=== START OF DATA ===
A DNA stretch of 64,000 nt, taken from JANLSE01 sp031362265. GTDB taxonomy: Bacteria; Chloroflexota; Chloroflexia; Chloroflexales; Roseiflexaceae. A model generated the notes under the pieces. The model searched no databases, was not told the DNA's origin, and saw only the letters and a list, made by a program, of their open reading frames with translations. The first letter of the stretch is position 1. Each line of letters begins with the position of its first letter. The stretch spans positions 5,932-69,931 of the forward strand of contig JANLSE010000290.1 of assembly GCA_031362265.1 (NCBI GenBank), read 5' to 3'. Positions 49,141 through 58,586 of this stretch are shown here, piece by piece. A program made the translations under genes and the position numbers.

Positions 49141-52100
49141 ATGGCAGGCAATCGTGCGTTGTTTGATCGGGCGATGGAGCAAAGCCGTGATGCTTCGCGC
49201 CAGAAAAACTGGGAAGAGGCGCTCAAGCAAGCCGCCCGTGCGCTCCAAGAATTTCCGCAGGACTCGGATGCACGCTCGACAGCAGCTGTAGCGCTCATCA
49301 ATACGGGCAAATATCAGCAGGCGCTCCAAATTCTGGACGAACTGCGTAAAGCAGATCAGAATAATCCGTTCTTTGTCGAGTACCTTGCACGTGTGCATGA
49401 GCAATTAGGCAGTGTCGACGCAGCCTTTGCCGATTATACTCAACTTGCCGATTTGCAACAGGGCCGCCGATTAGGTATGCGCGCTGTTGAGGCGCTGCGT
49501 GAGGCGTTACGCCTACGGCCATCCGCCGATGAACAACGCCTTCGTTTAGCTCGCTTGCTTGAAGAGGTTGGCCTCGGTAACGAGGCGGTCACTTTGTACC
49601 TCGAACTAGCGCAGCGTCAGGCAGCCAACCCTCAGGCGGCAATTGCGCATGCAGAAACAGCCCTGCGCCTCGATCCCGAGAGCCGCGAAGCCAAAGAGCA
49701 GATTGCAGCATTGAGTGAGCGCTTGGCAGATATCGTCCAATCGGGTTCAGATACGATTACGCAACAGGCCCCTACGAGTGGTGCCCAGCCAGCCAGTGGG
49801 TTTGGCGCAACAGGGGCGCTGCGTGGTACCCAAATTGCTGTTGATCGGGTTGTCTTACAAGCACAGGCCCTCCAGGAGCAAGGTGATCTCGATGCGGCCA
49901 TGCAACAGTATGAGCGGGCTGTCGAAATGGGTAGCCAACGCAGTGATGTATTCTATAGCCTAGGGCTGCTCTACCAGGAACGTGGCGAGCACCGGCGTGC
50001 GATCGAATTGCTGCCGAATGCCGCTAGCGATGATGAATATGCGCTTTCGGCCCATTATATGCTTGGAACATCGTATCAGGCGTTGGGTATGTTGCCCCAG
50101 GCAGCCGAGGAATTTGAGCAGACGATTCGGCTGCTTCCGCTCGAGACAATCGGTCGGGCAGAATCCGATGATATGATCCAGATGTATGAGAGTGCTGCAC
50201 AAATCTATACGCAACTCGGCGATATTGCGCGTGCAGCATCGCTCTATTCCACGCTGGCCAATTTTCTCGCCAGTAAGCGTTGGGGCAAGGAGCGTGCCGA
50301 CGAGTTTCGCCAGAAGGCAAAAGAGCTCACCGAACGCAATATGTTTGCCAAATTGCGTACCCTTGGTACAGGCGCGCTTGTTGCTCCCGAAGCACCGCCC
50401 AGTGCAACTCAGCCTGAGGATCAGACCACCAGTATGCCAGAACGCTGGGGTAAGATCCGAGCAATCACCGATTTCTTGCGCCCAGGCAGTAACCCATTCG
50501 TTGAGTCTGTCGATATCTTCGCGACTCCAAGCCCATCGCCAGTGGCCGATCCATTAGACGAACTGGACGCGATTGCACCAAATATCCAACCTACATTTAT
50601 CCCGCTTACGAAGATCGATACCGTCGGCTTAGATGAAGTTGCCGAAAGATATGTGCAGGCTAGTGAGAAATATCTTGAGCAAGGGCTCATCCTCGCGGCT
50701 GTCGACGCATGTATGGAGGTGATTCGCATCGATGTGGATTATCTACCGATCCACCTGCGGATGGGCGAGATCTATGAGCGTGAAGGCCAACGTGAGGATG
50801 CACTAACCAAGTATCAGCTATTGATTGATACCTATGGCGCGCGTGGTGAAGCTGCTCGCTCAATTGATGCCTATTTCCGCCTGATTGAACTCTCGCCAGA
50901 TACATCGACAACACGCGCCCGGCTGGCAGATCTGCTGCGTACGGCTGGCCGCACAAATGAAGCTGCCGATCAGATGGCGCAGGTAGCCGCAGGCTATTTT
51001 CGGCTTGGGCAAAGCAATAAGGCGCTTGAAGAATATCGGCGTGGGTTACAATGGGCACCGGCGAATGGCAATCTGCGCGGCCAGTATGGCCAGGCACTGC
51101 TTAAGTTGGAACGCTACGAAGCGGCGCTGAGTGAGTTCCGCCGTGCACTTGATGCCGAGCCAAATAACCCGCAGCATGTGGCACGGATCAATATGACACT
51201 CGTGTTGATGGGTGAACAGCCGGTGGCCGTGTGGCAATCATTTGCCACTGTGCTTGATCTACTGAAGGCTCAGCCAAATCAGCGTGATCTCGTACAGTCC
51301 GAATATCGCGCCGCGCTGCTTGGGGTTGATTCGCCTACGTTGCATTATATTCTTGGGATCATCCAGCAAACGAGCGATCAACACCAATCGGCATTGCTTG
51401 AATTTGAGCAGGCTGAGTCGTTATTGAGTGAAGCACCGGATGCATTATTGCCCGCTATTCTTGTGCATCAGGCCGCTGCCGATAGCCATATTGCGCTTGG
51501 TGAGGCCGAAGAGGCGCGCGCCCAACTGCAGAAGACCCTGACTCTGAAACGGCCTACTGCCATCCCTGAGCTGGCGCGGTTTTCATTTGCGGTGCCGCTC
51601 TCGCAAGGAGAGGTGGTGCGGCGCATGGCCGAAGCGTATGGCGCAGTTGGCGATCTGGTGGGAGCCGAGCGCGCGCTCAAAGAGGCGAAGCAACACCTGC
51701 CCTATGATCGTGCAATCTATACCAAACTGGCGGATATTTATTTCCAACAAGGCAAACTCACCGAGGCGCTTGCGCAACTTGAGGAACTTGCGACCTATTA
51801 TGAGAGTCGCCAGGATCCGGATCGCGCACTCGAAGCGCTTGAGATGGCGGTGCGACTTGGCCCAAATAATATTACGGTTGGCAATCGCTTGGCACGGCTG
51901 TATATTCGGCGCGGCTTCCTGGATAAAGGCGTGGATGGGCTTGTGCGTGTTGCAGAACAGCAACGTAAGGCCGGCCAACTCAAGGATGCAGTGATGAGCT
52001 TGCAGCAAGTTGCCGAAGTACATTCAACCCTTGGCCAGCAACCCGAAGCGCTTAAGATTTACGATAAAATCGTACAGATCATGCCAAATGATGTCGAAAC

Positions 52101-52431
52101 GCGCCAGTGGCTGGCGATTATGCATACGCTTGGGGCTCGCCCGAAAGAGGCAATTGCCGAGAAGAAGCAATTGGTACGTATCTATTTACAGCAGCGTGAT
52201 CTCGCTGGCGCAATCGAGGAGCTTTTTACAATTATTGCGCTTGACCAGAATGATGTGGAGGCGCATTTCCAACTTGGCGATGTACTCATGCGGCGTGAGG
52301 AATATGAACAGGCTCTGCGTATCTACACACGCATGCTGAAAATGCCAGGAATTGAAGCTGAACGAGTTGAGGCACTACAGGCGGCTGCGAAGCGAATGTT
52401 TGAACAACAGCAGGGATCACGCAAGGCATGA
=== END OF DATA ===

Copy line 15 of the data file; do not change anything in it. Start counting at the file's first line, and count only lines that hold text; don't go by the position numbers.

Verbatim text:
50301 CGAGTTTCGCCAGAAGGCAAAAGAGCTCACCGAACGCAATATGTTTGCCAAATTGCGTACCCTTGGTACAGGCGCGCTTGTTGCTCCCGAAGCACCGCCC